Earlier this year we talked about all the images we can use on our blogs without getting into trouble. But the truth remains, if you read fashion blogs, you have probably seen a copyrighted image being used, and if you have any idea about the likely hood that Vogue would grant one of us permission, well it’s easy to guess that the images are probably lifted off their site. The use of copyrighted images is so commonplace, when I was at London Fashion week a few designers told me to use images of their fall collections on Style.com (not to name any names outright, but I’ll give you a hint, I’m using the pic via style.com above)… even though the disclaimer on the site says:
‘The material on this site may not be reproduced, distributed, transmitted, cached or otherwise used, except with the prior written permission of CondéNet, Inc.’
Talk about mixed messages! Anyway… I’ve yet to hear of a blogger actually being busted for using images off of major sites without written consent. Why aren’t the big sites sending out cease and desist orders? Well probably because of a tiny loophole many bloggers have (at times unwittingly) used.
In the US (it varies in different countries) fair use is the exemption of copyright law so that people can make commentary, parody, satire, news, etc… without getting permission from the author. Bloggers often make commentaries on images, saying ‘this is what I think about this trend…’ putting them in the fair use category. Fair use is a tricky grey area, and is determined on a case by case basis, so Ashe Mischief’s friend and law student has taken the time to explain to us what exactly is ‘fair use’ and how it affects our blogs…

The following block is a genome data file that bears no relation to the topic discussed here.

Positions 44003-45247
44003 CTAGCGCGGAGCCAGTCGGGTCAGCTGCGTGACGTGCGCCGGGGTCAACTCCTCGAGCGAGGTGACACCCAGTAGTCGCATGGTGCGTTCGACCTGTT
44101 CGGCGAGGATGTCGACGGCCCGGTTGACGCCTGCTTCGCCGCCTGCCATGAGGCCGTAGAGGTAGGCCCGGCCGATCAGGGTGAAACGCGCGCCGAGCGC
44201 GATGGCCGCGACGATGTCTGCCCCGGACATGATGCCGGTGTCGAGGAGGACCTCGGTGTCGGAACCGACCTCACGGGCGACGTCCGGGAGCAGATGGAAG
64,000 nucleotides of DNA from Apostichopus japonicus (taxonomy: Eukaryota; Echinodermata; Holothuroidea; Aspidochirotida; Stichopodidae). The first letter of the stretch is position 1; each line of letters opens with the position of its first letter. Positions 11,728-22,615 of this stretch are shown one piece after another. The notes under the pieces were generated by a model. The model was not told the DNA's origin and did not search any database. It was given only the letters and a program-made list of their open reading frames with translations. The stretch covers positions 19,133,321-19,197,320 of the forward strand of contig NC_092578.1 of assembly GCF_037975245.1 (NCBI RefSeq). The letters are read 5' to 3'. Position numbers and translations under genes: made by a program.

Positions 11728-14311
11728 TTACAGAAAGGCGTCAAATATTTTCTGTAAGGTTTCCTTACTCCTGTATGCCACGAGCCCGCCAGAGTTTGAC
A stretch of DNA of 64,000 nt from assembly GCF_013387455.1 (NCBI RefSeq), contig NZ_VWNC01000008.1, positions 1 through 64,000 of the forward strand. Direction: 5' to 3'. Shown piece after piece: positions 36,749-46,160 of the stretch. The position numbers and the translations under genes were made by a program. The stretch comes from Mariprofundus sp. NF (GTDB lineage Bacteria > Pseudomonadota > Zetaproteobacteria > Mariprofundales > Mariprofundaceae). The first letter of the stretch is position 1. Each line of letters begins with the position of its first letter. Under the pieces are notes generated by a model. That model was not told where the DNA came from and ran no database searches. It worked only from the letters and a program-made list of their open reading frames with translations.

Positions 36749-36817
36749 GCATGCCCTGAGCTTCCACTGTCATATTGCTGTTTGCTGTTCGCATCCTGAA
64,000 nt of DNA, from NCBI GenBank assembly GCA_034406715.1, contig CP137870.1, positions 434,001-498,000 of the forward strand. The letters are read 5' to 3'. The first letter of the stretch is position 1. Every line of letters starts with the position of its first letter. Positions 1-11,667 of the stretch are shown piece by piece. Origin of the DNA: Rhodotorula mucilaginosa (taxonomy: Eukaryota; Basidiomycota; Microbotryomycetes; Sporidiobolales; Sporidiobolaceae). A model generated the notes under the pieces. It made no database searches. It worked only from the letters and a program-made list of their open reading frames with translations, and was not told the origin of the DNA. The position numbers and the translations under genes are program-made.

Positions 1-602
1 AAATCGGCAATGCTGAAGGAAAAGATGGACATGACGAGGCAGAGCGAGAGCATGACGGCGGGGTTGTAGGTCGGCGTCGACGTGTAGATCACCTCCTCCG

Text by ‘Lady Muscadet’
Copyright owners have the exclusive right to reproduce their works. This means that only the person or company who owns a copyrighted image can user that image or give permission for someone else to use that image. If you use a work (be it photographic, artistic, or even copy/pasting text) without the permission of the copyright holder, you may be liable for copyright infringement.